A repeat offender has once again made it clear to the authorities and counties of Colorado that he is indeed a danger to society. A 28 year old man, identified as Ryan Stone, was arrested Wednesday morning, just after eight AM local time (MST) in Douglas County. After car-jacking three separate vehicles, and leading police on a wild chase that lasted nearly two hours, during early-morning rush-hour traffic, one police officer went to the hospital and a four year old ended up being reunited with his mother.
Stone’s first criminal offense of the early morning was committed as he stole a 2008 Ford Edge that was idling in a Bradley’s gas station, on Main St. in Longmont. Marta Rodriguez walked into the gas station. Her son, Allen Rodriguez, was in the car. Our repeat offender had found his moment to strike. As he sped off in the Ford, he did so only to find a four year old boy, still in his pajamas, sitting in the passenger seat.
The ride of this little boy’s young life began at the behest of a repeat offender, unable to keep himself out of trouble with the Law. Also unable to keep Ryan Stone from harming himself, as well as innocent bystanders, local police were led on a chase down I-25, which runs straight through the middle of the entire state of Colorado. Stone had plenty of road in which to cruise his reported top speeds of 117 MPH.
Wanted on drug charges, and failing to show for his court appearance on March 4, the repeat offender had nothing to lose. A dangerous situation for a four old boy, as a local news station (7NEWS), by then, had a helicopter in the air above the highway. An Amber Alert was issued, with Stone’s picture revealed to the public. What wasn’t fully revealed, however, was that the suspect had a string of charges, since 2003. According to the Colorado Bureau of Investigation, Ryan Stone’s criminal record is 11 pages long. Including weapons possession, assault and drug charges.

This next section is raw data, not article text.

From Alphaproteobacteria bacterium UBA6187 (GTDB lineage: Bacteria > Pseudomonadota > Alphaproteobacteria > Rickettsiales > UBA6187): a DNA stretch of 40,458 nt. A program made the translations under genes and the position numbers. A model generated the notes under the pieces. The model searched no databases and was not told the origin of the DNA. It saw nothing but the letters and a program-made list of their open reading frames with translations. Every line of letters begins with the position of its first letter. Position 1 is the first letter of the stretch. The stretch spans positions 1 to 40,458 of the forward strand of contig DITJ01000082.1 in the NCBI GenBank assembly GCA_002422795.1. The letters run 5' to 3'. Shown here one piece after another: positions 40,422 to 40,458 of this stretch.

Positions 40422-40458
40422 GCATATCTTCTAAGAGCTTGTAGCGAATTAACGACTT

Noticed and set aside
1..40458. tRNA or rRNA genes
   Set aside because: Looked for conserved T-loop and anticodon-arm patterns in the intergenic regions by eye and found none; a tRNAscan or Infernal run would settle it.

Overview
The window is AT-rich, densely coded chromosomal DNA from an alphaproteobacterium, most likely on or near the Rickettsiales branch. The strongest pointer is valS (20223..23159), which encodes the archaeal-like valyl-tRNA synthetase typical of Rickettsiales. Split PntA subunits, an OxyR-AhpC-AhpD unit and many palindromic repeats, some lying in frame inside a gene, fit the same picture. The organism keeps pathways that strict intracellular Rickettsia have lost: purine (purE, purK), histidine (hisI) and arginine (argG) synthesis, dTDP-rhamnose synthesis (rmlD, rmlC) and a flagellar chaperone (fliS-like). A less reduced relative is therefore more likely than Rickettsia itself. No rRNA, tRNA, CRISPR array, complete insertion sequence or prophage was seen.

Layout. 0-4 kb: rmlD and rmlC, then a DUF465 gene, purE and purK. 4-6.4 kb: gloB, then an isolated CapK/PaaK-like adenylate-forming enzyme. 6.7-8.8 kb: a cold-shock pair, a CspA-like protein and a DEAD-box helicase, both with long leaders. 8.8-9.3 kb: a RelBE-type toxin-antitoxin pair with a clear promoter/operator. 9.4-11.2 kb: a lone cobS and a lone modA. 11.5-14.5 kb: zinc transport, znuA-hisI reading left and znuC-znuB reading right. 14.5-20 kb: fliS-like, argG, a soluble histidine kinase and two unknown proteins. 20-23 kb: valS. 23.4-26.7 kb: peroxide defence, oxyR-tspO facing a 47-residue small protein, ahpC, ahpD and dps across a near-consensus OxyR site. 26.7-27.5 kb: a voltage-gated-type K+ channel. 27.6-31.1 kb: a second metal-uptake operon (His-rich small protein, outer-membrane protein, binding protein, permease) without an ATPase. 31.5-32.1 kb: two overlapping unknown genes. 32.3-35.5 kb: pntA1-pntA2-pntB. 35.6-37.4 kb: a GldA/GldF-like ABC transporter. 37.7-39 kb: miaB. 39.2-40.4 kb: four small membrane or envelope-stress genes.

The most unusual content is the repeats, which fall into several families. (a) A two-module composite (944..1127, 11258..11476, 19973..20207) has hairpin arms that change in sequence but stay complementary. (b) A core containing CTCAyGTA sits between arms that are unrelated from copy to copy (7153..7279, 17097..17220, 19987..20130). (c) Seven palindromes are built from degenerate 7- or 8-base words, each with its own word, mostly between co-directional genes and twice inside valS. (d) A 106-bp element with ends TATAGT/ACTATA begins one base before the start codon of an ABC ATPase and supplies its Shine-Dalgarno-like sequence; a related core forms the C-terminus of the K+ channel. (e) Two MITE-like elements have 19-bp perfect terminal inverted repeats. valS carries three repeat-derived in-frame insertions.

With the helicopter and police in pursuit, Stone drove through a ditch and proceeded eastbound, onto highway 76. He then decided to collide with a reported “gold van” and he was able to get the driver of this vehicle to stop. Stone pulled the driver from the vehicle, leaving four year old Allen in his terrified mother’s car. The suspect, our repeat offender, flipped the second stolen car around and began speeding west on the eastbound side of I-76.
Having switched the chase again in a new direction, clipping and nearly colliding head-on with other drivers, dodging and evading police stop sticks, Stone inevitably crashed the gold van a few times. He also ran down and struck an officer. But he kept going. Again, this time heading south, while speeding through an intersection he leveled into another victim — an unidentified woman in a silver BMW. This unsuspecting lady was pulled from her car and left reaching for the door as the suspect again sped off.
While in the third stolen vehicle, Stone, the repeat offender, was winding down in his dangerously futile attempt to escape the judicial system with which he so imperiously discarded with each offense. With the police finally closing in and disabling the third stolen car, this troubled man was now on foot. Slipping on a patch of ice, losing his shirt, he ran to the side of the road. There was a fence. He couldn’t climb it. He was then tackled and apprehended by police, leaving in his wake a traumatized mother and a four year old boy, countless horrified motorists, and a police officer in the hospital. The officer is expected to be fine.
According to a New York Daily, on Tuesday night, Ryan Stone was stopped in a stolen car, in Longmont. It was reported that his girlfriend was driving that vehicle. Why was he not then taken into custody? For a repeat offender is only given the opportunity to run amok so many times before he is finally arrested and properly put behind bars. The motorists and victims of this man’s criminality might be left scratching their heads. Hopefully he will not be able to hurt any more people with his ongoing ability to commit crimes, and the state’s ongoing inability to keep him from doing so.
By Bryan William Myers
The Denver Post